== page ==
A federal lawsuit filed in Missouri claims Dollar General stores misled consumers and sold obsolete motor oil next to mainstream brands.
The case was granted class-action status and spans 16 states, including California, Colorado, Florida, Illinois, Kansas, Kentucky, Maryland, Michigan, Minnesota, Missouri, Nebraska, New Jersey, New York, Ohio and Wisconsin, according to a case summary at CarComplaints.com.
Dollar General stores sold DG Auto SAE 10W-30 and DG Auto SAE 10W-40 motor oils that included fine-print disclaimers that read “not suitable for use in most gasoline powered automotive engines built after 1988” and “may not provide adequate protection against the build-up of engine sludge.” Both were classified as API SF, according to the lawsuit.
DG Auto SAE 30 containers had disclaimers reading “not suitable for use in most gasoline powered automotive engines built after 1930” and “use in modern engines may cause unsatisfactory engine performance or equipment harm,” according to Car Complaints. That was classified as API SA, which hasn’t been suitable for vehicles since 1930.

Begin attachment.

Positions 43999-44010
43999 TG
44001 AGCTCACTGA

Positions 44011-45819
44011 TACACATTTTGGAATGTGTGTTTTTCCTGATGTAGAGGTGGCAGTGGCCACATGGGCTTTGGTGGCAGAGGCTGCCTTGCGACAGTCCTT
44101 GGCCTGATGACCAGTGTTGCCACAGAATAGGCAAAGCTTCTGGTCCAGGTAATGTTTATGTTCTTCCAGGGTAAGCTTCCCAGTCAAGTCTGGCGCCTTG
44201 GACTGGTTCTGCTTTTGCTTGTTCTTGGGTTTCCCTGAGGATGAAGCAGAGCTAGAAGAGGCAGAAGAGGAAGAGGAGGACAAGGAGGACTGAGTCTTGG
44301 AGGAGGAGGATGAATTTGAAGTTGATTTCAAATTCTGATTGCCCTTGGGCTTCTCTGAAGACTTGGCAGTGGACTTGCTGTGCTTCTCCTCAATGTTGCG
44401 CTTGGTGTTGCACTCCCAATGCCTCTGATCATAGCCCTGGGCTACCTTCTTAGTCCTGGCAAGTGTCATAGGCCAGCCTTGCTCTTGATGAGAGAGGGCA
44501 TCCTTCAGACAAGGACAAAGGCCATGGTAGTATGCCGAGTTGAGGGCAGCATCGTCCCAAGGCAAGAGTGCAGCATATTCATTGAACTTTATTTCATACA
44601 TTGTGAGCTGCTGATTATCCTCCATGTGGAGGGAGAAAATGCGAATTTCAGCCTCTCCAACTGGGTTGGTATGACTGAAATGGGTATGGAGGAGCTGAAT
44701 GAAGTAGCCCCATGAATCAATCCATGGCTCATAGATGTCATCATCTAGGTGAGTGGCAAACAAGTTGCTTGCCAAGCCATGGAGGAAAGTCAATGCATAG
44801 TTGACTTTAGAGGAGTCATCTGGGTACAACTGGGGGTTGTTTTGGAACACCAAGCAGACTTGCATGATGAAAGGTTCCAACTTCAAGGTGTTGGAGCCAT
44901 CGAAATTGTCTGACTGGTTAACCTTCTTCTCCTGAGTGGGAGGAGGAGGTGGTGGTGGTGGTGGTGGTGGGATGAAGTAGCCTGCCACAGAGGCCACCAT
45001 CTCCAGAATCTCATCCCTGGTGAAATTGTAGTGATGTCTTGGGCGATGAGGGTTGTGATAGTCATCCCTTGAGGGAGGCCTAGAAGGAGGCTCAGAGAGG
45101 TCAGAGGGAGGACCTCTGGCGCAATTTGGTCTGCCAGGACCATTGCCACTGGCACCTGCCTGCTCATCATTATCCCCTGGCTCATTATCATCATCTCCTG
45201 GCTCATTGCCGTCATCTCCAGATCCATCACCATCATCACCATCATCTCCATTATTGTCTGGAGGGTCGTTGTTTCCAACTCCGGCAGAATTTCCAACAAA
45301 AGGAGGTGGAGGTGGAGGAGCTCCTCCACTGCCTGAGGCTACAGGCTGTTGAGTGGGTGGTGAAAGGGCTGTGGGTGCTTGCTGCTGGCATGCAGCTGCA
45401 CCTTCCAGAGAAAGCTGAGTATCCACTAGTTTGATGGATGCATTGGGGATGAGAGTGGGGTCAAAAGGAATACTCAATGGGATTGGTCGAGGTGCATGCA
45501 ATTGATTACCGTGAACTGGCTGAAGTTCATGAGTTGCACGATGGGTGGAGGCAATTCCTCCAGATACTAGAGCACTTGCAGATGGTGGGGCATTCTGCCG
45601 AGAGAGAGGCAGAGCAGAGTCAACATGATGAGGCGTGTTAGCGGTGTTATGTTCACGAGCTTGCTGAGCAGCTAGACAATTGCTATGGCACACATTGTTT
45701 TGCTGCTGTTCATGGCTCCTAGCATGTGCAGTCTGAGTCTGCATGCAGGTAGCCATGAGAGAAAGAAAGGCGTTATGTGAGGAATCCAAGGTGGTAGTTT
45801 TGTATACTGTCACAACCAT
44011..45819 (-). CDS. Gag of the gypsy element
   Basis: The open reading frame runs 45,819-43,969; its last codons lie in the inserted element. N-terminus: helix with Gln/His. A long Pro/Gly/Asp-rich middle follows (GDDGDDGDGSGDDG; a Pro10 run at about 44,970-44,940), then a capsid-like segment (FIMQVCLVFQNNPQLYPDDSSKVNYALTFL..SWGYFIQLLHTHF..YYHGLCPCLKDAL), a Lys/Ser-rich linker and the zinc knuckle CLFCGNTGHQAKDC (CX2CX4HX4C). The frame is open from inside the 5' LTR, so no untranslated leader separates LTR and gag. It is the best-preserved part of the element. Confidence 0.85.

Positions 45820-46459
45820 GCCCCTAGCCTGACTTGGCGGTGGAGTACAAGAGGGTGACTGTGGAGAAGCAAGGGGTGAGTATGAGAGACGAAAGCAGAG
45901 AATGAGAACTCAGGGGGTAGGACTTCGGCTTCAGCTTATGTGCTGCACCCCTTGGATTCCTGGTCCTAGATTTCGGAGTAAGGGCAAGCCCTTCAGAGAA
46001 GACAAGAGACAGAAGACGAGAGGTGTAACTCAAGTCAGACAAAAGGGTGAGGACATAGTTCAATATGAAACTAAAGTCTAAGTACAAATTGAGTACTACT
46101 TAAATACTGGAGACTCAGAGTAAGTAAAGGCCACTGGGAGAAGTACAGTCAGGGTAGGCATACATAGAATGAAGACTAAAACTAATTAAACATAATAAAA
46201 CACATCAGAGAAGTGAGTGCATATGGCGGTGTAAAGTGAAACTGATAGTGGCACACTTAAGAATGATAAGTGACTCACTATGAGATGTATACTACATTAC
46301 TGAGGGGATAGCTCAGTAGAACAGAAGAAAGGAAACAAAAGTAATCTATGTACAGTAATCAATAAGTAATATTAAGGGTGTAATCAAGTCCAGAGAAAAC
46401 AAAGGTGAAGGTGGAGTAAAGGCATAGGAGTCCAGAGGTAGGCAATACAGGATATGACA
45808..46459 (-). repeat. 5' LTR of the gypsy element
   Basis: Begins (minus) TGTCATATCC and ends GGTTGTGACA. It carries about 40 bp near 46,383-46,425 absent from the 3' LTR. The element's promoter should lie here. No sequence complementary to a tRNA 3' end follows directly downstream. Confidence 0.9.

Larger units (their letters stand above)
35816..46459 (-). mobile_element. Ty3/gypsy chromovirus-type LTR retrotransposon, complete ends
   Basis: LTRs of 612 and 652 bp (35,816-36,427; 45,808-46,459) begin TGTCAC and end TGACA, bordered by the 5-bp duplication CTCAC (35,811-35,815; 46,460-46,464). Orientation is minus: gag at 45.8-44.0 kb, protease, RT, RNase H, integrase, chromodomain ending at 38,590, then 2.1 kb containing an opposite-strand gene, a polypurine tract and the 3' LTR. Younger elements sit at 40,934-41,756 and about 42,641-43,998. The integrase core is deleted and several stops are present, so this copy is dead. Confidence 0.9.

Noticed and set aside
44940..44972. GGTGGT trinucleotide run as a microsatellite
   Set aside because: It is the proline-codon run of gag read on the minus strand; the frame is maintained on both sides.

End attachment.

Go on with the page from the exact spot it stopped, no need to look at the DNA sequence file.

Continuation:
The DG Auto containers were allegedly sold on shelves next to mainstream vehicle motor oil brands, which plaintiffs claim was misleading consumers into thinking the DG oils were safe for cars. The bottles were marketed as “DG Auto” brand.
Dollar General claimed that consumers should have read the disclaimers.
The oil is manufactured by Dollar General corporate owner Dolgencorp, according to Courthouse News. A quart of 10W-30 currently for sale at Dollar General is $2.95 and advertises API SN and ILSAC GF-5 specifications.